Second, the Executive Order states that it applies to transactions that were initiated after May 1, 2020.[6] However, the Executive Order then provides that the prohibitions set forth therein apply “notwithstanding any contract entered into or any license or permit granted prior to” May 1, 2020, and that the Secretary may promulgate rules that require replacing problematic equipment.[7] Thus, the Executive Order arguably applies retroactively, in that it could subject prior equipment procurement transactions to potential nullification, or installed/operational equipment to replacement.  This aspect of the Executive Order, if left intact, could potentially have material consequences for entities that regularly procure equipment from foreign countries, such as China. For example, entities currently engaged in negotiations with foreign equipment suppliers may choose to cease or delay such negotiations, given the potential risk that the equipment will later be deemed prohibited by the Secretary. Such a decision could cause significant delays (or outright abandonment) of projects currently under development. Additionally, if a party is currently operating a fleet of renewable generation equipment later found to be prohibited by the Secretary, that equipment is potentially subject to replacement.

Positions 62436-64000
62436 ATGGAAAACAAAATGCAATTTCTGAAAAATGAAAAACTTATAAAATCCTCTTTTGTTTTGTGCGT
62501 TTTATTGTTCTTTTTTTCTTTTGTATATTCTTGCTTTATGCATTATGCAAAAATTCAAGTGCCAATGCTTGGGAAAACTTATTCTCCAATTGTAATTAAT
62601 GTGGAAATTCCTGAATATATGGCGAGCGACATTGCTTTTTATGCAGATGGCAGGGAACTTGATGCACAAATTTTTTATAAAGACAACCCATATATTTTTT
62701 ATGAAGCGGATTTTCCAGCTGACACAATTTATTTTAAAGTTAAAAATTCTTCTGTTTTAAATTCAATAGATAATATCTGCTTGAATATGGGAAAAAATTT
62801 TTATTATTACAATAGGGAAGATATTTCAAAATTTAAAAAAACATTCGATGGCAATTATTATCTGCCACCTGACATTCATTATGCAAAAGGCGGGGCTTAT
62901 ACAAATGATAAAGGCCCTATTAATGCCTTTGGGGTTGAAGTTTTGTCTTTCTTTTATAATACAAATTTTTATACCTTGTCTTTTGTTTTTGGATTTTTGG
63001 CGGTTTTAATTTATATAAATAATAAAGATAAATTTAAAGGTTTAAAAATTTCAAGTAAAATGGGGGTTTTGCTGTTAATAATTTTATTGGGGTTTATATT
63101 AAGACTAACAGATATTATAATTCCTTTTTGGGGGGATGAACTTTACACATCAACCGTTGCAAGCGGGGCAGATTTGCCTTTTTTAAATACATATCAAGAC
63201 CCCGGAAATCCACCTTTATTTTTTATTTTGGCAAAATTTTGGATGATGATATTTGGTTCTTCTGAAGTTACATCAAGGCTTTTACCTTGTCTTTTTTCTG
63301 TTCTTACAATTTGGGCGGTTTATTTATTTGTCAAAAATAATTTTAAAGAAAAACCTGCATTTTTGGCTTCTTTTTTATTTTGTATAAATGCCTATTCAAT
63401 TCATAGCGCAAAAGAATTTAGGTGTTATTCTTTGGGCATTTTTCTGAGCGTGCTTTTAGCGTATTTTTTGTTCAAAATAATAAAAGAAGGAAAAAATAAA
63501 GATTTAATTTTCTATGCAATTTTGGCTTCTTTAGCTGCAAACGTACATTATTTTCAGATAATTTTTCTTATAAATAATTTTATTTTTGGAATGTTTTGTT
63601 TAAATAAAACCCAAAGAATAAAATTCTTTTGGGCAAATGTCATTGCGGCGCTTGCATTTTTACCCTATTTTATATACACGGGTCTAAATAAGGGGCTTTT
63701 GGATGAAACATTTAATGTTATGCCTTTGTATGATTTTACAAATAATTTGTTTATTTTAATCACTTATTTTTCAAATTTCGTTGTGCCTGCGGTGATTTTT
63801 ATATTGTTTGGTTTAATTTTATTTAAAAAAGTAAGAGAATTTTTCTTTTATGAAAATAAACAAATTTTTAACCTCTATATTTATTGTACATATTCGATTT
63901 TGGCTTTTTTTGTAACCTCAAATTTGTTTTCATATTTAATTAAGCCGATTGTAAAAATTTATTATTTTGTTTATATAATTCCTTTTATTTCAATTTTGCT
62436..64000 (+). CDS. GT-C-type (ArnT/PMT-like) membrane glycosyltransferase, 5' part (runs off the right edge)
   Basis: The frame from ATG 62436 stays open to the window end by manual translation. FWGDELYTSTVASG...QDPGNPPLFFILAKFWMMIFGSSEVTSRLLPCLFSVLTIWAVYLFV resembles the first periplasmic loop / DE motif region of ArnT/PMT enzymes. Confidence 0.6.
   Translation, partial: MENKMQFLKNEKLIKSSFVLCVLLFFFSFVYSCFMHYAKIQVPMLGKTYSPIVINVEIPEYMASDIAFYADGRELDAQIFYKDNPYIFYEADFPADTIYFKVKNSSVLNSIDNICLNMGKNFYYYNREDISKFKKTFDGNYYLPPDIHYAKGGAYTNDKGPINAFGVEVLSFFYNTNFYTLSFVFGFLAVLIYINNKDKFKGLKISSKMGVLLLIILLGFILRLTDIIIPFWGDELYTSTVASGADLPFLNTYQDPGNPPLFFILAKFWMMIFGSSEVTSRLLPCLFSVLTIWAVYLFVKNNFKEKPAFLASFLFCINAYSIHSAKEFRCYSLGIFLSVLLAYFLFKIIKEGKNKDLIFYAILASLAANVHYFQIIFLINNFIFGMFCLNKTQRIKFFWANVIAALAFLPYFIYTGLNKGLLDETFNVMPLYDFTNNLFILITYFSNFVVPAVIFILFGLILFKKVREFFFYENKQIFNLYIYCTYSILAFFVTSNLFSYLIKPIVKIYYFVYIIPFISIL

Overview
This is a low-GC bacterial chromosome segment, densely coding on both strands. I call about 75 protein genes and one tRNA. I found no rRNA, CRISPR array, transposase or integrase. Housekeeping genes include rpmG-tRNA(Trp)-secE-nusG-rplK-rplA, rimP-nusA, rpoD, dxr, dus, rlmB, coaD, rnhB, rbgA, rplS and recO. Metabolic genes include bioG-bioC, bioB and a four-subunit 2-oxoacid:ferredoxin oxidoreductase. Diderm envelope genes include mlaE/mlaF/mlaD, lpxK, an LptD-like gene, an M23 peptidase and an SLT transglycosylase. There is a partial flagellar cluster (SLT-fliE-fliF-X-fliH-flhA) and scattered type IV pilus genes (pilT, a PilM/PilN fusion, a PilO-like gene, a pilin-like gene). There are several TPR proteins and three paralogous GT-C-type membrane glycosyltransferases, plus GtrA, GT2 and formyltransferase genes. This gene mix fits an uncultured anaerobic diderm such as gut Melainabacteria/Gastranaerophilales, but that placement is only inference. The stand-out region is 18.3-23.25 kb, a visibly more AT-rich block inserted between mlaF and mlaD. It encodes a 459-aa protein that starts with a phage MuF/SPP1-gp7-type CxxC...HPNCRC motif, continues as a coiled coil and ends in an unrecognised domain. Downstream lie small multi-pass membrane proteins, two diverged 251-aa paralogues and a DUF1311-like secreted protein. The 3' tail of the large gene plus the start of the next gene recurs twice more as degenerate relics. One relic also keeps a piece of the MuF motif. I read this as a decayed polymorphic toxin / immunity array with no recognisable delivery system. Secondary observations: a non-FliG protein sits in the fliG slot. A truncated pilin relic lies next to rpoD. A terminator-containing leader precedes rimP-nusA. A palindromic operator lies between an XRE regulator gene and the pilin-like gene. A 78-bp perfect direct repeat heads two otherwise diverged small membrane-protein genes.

Thus, given the breadth of the Executive Order, utilities, renewable project developers and investors, among other entities, are now at risk that their current and future procurements from China (or any other “foreign adversary”) of solar and wind generating equipment, transmission equipment and battery storage equipment may be subject to the Executive Order. Further, given the inherent uncertainty regarding the scope and applicability of the Executive Order, future purchasers of bulk-power system  equipment may determine it is necessary to obtain a determination from the Secretary that the procurement transaction/equipment is not prohibited. However, the Executive Order provides no guidance on how equipment purchasers would go about obtaining such a determination from the Secretary.